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Budget focus group’s finding presented to Lake Placid school board

February 28, 2013
By CHRIS MORRIS - Staff Writer (cmorris@adirondackdailyenterprise.com) , Adirondack Daily Enterprise

LAKE PLACID - A new community group tasked with providing input on the Lake Placid Central School District's 2013-14 budget has presented its findings to the district's Board of Education.

Bill Rusak of HR and ADR Services LLC in Lake Placid presented the Budget Advisory Group's report last night at the Library Media Center at the middle-high school. Board members in attendance said the information and input will be helpful as the board crafts the next budget.

"This input has been great," board member John Hopkinson said. "The board is really struggling with this situation. The costs are going up way, way faster than revenues. Revenues, essentially, are not going up at all. A lot of the cost increases that we're looking at are either mandated or contract driven to such a degree that the discretionary options that we have are very limited."

Budget figures are still preliminary, but Hopkinson said meeting the state's tax levy cap will require the board to make spending cuts of $500,000 to $750,000.

"That's not just a clerk here or a program here," he said. "That's major."

The district could face annual budget deficits of $500,000 to $1 million between 2014 and 2017, according to numbers in the report.

Rusak was hired by the district earlier this month to facilitate several meetings with different focus groups. He then compiled the information from those meetings into one overarching report, which the board will use to guide some of its budget decisions.

The idea behind the focus groups was to gather input from different parts of the community. Representatives included teachers and staff, parents and students, business leaders, government officials and members of civic organizations.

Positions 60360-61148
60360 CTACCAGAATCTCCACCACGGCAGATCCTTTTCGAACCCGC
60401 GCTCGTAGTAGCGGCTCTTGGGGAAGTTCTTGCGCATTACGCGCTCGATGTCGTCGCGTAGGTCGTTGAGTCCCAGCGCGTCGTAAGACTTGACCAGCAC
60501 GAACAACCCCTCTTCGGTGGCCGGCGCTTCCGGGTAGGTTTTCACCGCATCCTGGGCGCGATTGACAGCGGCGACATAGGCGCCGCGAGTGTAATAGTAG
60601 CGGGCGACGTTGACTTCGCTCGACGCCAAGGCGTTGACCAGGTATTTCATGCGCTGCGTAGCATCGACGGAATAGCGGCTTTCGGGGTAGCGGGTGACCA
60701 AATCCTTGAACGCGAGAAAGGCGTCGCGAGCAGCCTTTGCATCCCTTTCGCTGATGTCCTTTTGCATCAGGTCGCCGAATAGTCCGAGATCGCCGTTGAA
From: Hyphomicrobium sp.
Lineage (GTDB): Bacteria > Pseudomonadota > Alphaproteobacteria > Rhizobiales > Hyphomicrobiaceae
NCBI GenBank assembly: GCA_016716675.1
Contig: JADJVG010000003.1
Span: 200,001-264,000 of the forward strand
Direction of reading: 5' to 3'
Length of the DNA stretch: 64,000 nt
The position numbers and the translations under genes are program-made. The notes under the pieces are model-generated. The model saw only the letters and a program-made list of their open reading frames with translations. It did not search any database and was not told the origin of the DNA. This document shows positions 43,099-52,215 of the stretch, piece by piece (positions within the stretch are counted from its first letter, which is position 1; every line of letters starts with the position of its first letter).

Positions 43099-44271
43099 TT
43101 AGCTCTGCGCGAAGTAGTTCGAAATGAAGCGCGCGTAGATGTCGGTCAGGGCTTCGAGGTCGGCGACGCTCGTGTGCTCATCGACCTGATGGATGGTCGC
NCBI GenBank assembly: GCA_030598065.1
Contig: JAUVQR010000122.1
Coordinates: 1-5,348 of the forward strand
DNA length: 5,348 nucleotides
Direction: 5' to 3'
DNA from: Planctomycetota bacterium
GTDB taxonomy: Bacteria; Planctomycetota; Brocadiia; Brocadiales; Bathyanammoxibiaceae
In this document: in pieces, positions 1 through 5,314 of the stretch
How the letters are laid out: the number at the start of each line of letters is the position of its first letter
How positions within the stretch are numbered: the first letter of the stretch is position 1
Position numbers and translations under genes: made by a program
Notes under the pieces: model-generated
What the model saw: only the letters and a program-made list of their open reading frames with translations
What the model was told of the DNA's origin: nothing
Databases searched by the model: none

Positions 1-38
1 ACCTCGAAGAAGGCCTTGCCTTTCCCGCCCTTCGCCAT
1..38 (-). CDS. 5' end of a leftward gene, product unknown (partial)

In building his report, Rusak said he included specific and general comments and recommendations. He said he purposely avoided attributing comments to specific people because he didn't want anyone to withhold feedback. He also stressed that he didn't embellish or censor comments from Budget Advisory Group members.

Rusak said there was general consensus that the district needs to balance costs with revenues and "do more with less." He said focus group members also understand there are two agendas for the budget: "Fix today quick, and lay out a plan for the future."

For academics, Rusak said most Budget Advisory Group members like the three-principal model the board is pursuing, but they want flexibility for the future. He said they also want a better understanding about unfunded state mandates that drive up costs for the district.

The report showed the focus groups grappled with some specific questions. Line items like a $6,000 expense at the bus garage, $12,500 for drug and alcohol prevention and $6,000 for a tax collector were all questioned.

The groups also brought up some controversial ideas. Under athletics, Rusak said the cost of the school's hockey program was raised.

"It's very important, but very expensive," he said.

Rusak stressed that no one proposed getting rid of hockey - which he called a vital part of Lake Placid's cultural identity - but people did ask whether other funding sources could be used, like booster clubs, or if less costly transportation methods could be explored.

Participants also raised the possibility of seeking corporate sponsors for sporting events.

Specific cuts were floated, too. The groups asked the board to look into the impact of cutting three teaching positions at the elementary school and 1.5 positions at the middle-high school.

The overall recommendation, Rusak said, is that the board "should do all possible to avoid going to the community" to exceed the tax cap, although group members acknowledged that there may be no choice.

Following the presentation, school board President Mary Dietrich, who sat in on the meeting via Skype, said the plan is to review the report and move forward with suggestions. The board also plans to answer the questions raised in the report, she said.

"They've given us some really good ideas, I think, for long-term planning," Dietrich said. "I think there's some really valuable information here."

Other board members, like Herb Stoerr, said it's refreshing to have the community engaged early on in the budget process.

"This is something that people have been asking for," added Linda Wallace, one of the Budget Advisory Group's parent representatives.

 
 

 

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